An estate plan is not set in stone and should evolve with the estate planner’s life. For that reason, estate planners should understand when to take a second, or third, look at their estate plan because their lives and needs change over time and their estate plan should reflect that.
Taking a second look at my estate plan
In addition to regular reviews, there are several milestones in the estate planner’s life when they should consider reviewing and possibly updating their estate plan, including:
- Marriage or divorce: The estate planner got married or divorced and wants to add or remove a spouse from estate planning documents.
- Children: The estate planner has a new child and wants to add them as beneficiaries to their will and name a guardian for them.
- Disabled child: The estate planner has a disabled child or grandchild and wants to set up a special needs trust for them.
- Make changes to an incapacity plan: The estate planner’s children are now grown and the estate planner wants to update their incapacity plan to add them to the power-of-attorney and other documents. Estate planners may also want to make changes to their end-of-life care instructions based on changes in health or thinking.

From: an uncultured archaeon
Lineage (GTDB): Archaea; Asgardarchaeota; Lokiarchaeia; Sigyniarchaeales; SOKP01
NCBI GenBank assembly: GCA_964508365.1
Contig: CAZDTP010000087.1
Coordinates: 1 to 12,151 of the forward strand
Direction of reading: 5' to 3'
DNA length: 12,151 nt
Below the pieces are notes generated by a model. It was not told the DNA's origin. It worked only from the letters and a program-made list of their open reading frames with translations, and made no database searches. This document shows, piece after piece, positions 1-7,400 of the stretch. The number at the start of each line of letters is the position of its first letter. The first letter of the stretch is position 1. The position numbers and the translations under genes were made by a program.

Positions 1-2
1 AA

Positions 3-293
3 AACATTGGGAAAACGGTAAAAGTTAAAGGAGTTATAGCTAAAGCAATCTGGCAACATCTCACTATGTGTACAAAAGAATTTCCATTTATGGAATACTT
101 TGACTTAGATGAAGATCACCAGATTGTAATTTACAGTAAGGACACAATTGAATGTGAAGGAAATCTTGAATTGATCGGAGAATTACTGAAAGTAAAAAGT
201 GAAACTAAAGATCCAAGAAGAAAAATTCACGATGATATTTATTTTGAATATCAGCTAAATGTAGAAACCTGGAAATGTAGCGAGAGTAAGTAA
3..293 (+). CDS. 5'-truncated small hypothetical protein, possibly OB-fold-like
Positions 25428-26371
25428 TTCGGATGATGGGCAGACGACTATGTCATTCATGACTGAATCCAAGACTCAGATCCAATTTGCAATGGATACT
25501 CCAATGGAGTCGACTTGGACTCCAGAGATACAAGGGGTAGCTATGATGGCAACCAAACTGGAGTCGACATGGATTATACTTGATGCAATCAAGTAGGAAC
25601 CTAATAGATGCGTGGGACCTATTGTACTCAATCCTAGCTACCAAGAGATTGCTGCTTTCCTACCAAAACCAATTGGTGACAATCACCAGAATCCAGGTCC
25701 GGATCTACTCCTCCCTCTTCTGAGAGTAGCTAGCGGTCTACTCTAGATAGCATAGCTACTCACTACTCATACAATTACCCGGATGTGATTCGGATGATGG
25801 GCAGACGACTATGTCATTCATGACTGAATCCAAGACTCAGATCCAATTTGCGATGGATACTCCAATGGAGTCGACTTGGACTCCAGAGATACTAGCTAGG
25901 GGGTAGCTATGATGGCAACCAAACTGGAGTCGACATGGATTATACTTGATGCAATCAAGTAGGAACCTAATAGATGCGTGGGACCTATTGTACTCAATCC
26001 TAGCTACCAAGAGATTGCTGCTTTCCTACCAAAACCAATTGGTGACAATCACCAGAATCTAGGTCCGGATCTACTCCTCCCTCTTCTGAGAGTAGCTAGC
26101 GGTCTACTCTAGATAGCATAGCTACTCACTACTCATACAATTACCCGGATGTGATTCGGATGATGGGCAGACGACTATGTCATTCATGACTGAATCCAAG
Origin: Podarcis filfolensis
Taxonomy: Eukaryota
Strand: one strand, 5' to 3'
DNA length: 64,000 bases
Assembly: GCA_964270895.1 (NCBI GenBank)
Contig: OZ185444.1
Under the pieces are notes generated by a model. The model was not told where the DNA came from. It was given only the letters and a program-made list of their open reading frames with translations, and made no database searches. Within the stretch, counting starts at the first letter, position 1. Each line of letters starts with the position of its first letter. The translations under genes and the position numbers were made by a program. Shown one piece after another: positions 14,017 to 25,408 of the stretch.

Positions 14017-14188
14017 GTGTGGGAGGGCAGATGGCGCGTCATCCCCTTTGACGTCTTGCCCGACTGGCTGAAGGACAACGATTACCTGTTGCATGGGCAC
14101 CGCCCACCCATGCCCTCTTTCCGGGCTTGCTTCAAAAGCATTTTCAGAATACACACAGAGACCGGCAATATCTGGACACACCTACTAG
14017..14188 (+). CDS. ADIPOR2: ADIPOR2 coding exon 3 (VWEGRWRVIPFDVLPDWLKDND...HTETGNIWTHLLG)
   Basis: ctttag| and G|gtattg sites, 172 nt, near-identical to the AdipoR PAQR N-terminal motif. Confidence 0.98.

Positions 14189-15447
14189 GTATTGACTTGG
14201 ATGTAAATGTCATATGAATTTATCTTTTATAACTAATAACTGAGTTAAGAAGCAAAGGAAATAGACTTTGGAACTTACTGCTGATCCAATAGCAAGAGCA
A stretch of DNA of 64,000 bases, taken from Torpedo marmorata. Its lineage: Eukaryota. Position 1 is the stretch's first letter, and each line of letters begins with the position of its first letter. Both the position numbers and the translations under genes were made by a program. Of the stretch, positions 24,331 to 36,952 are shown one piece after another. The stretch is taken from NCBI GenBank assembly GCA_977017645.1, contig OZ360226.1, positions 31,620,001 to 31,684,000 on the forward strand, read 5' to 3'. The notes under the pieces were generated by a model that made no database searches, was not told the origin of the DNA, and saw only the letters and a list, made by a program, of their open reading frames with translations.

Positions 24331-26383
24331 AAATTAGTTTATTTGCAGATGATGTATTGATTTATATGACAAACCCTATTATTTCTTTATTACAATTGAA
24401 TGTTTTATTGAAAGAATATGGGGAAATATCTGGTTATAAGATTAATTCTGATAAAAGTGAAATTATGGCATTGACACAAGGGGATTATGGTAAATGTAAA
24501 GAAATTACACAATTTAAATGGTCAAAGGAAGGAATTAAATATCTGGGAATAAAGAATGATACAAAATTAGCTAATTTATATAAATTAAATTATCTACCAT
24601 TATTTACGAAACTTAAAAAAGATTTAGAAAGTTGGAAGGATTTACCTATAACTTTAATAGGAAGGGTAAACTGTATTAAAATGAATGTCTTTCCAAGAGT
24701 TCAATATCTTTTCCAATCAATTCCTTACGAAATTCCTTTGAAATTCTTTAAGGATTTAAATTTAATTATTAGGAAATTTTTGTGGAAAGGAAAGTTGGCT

- Financial changes: The estate planner has experienced financial changes and wants to update their estate plan to reflect those changed assets.
- Update designations: The estate planner wants to update designations included in their estate plan such as who will act as executor.
- Charitable donation: The estate planner wants to make a charitable donation from their estate.
- New business: The estate planner has started a new business and needs to include a business succession plan.
Estate planning is an important step for everyone to take and keeping an estate plan up-to-date is equally important to taking that first step. Estate planners should know when to take that important second look at their estate plan and the value of routinely updating it.